The Office of Advocacy wrote GSA on May 4, 2015, regarding the proposed regulation and recommended postponing the rulemaking to conduct a formal stakeholder outreach process throughout the country.  Specifically, SBA’s Advocacy Office:

  • Urged GSA to conduct a more detailed impact assessment of this proposed rule on small businesses and take into consideration the rate of small business participation in the acquisition process and not just focus on the percentage of dollars being awarded to small businesses.
  • Would like GSA to examine the potential unintended consequences of this rule on small business resellers.  Most small businesses that are on a GSA schedule are value added resellers to the same original equipment makers who are also on GSA schedules.  Because of the lack of data in the Initial Regulatory Flexibility Analysis (IRFA), it is unclear how GSA will balance the potential conflict between these two business entities.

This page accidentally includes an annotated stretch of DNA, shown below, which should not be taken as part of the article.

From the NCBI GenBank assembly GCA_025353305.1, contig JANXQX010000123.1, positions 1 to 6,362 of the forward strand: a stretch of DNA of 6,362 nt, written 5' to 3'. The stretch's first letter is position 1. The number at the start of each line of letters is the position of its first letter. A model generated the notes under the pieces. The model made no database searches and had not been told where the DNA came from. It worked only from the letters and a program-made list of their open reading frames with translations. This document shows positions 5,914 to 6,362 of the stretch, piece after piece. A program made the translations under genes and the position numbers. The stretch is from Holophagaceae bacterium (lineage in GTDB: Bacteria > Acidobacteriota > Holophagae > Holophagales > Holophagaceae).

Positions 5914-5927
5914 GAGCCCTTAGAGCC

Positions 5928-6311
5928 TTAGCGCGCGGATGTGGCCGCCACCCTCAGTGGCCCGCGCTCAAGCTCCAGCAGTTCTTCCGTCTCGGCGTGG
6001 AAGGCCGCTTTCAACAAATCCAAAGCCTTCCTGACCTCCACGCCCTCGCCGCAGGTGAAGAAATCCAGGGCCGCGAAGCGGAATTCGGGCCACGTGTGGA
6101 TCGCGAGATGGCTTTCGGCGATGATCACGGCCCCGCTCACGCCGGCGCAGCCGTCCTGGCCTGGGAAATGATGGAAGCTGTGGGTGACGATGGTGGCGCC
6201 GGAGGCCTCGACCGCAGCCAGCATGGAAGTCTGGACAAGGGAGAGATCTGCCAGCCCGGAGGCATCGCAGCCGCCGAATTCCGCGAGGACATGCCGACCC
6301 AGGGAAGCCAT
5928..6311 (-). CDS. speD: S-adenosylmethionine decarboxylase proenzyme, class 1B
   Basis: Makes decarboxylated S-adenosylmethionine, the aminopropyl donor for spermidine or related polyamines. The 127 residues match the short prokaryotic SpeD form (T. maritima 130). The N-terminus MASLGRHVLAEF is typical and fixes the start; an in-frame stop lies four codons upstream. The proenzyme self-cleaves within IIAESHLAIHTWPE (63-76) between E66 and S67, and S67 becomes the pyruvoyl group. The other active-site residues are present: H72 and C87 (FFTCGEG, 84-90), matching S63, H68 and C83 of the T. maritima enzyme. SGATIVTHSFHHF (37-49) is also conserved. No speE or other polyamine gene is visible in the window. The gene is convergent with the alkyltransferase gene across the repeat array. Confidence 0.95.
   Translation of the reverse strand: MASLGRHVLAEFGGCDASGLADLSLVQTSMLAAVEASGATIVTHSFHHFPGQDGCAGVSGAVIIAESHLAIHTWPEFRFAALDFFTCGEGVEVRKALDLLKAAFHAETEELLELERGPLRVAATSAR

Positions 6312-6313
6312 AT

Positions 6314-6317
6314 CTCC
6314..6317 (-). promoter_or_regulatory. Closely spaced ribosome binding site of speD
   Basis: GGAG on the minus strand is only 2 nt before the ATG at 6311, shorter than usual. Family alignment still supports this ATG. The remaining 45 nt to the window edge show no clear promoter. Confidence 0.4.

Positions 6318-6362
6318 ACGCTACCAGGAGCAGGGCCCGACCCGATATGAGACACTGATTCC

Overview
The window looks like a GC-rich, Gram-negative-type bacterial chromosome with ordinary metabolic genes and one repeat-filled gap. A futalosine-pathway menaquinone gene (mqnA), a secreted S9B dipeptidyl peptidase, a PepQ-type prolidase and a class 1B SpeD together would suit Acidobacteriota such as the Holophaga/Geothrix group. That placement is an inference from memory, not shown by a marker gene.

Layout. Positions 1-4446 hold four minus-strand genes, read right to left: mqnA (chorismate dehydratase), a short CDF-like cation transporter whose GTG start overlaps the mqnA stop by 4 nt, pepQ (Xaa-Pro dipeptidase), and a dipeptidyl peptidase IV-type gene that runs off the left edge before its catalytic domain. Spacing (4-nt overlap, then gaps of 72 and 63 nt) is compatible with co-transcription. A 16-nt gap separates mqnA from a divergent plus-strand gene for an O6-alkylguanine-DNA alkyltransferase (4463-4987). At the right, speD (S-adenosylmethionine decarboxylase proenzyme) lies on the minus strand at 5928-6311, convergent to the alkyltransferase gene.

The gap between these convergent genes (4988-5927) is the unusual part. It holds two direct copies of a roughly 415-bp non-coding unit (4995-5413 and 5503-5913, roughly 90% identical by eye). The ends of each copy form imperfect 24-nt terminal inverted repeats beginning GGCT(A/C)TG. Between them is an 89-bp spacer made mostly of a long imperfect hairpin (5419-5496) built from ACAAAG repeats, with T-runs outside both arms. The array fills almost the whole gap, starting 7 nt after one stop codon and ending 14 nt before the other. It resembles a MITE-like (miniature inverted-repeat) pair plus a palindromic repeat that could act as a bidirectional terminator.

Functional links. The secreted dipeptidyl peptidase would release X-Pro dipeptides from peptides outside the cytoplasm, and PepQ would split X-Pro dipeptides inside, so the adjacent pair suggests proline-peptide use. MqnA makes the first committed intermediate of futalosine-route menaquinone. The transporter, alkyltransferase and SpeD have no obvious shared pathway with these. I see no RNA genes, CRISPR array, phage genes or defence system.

See Advocacy’s complete comments at

For more information, contact SBA’s Major Clark at 202-205-7150 or

WOSB self-certification elimination: The SBA weighs in

In this article, attorney Steve Koprince explains the current status of the federal woman-owned small business (WOSB) certification program.

The SBA has acknowledged that Congress eliminated WOSB self-certification in the 2015 NDAA – but suggests that WOSB self-certification may continue until the SBA adopts a regulatory framework for a formal certification program.

sba-logoIn a proposed rule released May 1, 2015, the SBA adopts a pragmatic approach that nonetheless may be legally problematic given that Congress did not authorize a continuation of WOSB self-certification pending SBA regulatory action.